Last but by no means least, there is sugar! If depression is an issue for you I suggest you avoid it at all costs or consume as little as possible. There are also endless studies about the effect sugar has on our moods. Fluctuations in blood sugar levels plays havoc with mood stability and it is now known that sugar is a highly addictive substance. It also depletes our B complex vitamin levels – so really there’s just nothing good about it. It is a difficult one to get rid of completely from our diets, but cutting back helps – a lot!

I am offering a complimentary  consultation to anyone interested in doing an assessment of Nutritional Needs. You can contact me through my website.

Here’s to your health

Disclaimer: The information above are meant to be suggestive only. Any change to your diet plans should always be discussed with your doctor and carefully considered.

About Kathleen Russell

Kathleen Russell is a woman in long term recovery who also has a lifelong passion for Health, Nutrition and good food. After High School she studied Clinical Nutrition at Westchester Community College in Valhalla, New York. Later she studied with Dr. Andrea Adams from Washington DC on Holistic Health, Fitness and Nutrition and became a Certified Nutritional Consultant in 2008. She has had a Consulting office in New York and co-managed a weight loss program in Wilmington, North Carolina, as part of group education. Currently she works with Clients locally as a private Consultant. Helps to organized group workshops and on line recovery support. She offers Science based products and supplementation and the need to know solutions for improving the major nutrient needs and best absorption. She also educates on the importance of water, hydration and environmental air quality to overall health and wellbeing. Check out her website at http://openroadsmrkt.wix.com/nutritional-healing

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10 Comments

  1. Thanks Denise, Glad it helped~~~ 🙂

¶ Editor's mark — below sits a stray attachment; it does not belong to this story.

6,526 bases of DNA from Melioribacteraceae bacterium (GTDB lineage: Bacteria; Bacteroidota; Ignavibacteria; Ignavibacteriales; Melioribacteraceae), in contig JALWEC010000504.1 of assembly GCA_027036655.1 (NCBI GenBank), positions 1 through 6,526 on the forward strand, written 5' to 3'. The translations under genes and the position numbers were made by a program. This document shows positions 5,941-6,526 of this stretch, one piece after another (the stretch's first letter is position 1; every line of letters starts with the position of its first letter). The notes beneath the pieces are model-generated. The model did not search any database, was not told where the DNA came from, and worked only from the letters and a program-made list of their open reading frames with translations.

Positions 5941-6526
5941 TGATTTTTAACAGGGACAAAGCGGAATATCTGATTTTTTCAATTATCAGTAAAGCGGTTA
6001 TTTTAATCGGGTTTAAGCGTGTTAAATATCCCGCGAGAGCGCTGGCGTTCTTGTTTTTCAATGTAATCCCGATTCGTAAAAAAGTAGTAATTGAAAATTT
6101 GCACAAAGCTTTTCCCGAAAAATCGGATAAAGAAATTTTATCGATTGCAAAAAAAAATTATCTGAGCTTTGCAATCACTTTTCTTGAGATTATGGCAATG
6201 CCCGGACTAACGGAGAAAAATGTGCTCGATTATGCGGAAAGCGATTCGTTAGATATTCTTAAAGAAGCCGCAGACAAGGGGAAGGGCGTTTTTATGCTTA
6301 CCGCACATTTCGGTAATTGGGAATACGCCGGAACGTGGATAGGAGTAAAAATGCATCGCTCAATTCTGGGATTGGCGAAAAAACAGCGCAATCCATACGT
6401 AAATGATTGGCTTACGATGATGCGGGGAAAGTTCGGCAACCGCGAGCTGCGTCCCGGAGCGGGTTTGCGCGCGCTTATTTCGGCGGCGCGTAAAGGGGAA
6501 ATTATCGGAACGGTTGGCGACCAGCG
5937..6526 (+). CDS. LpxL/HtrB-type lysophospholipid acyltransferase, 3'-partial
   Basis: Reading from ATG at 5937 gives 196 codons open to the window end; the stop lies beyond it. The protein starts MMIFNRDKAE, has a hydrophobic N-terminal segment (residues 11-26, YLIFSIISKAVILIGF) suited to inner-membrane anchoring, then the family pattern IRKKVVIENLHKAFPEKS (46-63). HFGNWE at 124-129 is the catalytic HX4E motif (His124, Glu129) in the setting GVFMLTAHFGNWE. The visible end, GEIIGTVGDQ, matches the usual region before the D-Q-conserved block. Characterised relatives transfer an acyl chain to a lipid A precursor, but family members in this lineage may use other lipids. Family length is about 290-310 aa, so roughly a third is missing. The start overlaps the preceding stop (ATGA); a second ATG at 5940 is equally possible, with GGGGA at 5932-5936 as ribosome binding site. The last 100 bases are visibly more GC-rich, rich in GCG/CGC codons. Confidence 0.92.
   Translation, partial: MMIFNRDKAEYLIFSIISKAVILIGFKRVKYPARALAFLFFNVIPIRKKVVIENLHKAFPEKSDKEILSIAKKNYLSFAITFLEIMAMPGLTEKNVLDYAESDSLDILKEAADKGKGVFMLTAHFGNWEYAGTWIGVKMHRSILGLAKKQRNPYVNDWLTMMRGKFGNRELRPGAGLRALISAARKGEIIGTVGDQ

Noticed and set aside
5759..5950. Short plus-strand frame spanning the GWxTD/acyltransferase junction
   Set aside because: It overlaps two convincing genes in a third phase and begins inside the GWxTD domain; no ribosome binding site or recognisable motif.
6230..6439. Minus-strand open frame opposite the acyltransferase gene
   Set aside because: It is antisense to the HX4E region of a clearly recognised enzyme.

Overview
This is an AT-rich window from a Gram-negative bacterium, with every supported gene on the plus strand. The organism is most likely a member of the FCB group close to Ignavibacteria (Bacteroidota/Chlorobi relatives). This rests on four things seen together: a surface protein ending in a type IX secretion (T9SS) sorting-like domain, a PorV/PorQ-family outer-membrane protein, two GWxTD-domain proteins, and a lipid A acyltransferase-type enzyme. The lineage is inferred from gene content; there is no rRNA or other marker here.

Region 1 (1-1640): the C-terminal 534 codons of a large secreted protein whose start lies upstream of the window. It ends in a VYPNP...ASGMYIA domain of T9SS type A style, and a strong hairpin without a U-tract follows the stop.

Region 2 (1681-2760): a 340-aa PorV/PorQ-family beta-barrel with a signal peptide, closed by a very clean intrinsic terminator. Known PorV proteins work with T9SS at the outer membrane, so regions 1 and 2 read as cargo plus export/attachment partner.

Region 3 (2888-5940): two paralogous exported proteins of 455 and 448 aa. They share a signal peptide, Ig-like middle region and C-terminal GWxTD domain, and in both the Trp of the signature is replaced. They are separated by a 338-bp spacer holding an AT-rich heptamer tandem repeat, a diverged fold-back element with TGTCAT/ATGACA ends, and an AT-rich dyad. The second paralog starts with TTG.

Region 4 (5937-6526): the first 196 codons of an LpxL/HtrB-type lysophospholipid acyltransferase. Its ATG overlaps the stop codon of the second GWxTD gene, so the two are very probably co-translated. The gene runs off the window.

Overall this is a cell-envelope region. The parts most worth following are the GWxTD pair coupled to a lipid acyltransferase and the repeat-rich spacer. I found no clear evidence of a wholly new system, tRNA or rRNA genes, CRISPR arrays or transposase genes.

The three oils I use that are heat resistant are Olive Walnut and coconut they don’t become toxic at high temps and offer the good fats at the same time.

    As for the cravings read above in Nicky’s reply.

    Knowing that we are prone to experience depression it helps to pre-plan and have options like dark chocolate that doesn’t spoil and good protein rich foods that help keep the blood sugar more balanced and that will help reduce the cravings.

  2. Great article!
    Very informational and a good reminder to drink more water, less coffee.I didn’t know that coconut oil is heat resistant, therefore I shall cook with it more.

    Why is it that the body craves carbs during an depressive stage?

  3. Great article!

  4. Healthy eating is an important part of long term recovery. While I couldn’t embrace it when I first sobered up – the influx of alcohol sugars were replaced with bad donuts and store cookies. The jacked up feeling from drugs was similarly replaced with urn coffee in styrofoam cups.
    Over time that changed and I became much more aware of how food made me feel, or conversely how I felt when i ate certain foods.

    I am lucky now to be able to afford good helathy food and eat all the omega rich and vitamin filled foods Kathleen writes about above. What good advice and useful knowledge. Vitamin Bs to help my energy levels and minerals to help me sleep. Thank you for an informative article!

    • I found this article so informative and a great reminder of what I’m doing wrong. During depressive episodes, I pretty much stop eating, but will binge on high sugar empty calories. I’m definitely getting a magnesium supplement too!

      • Thanks Nicky!! At the times of depression it is so easy to reach for the sugar treats as a way to THINK we are feeling better. Simple carbs do give us the “feel good” feeling and it is discussed that they can actually trigger Serotonin, the mood enhancer, to be released when we eat them. Part of the addiction to them.
        A product called Vita Mag at my product website is great combo of both potassium and magnesium, one of my staples 🙂 Xo

    • Thanks Kyczy,

      I appreciate your honesty and the familiar feeling of being jacked up on drugs and the association to lots of coffee and sugary treats. It is comforting and can so easily take on a new life of its own.

      As in early sobriety if we can learn sooner rather than later, that the simple carbs eaten in abundance cause even more cravings for them and weaken our Immune Health So many other options to help people make healthier choices while feeding this hunger 🙂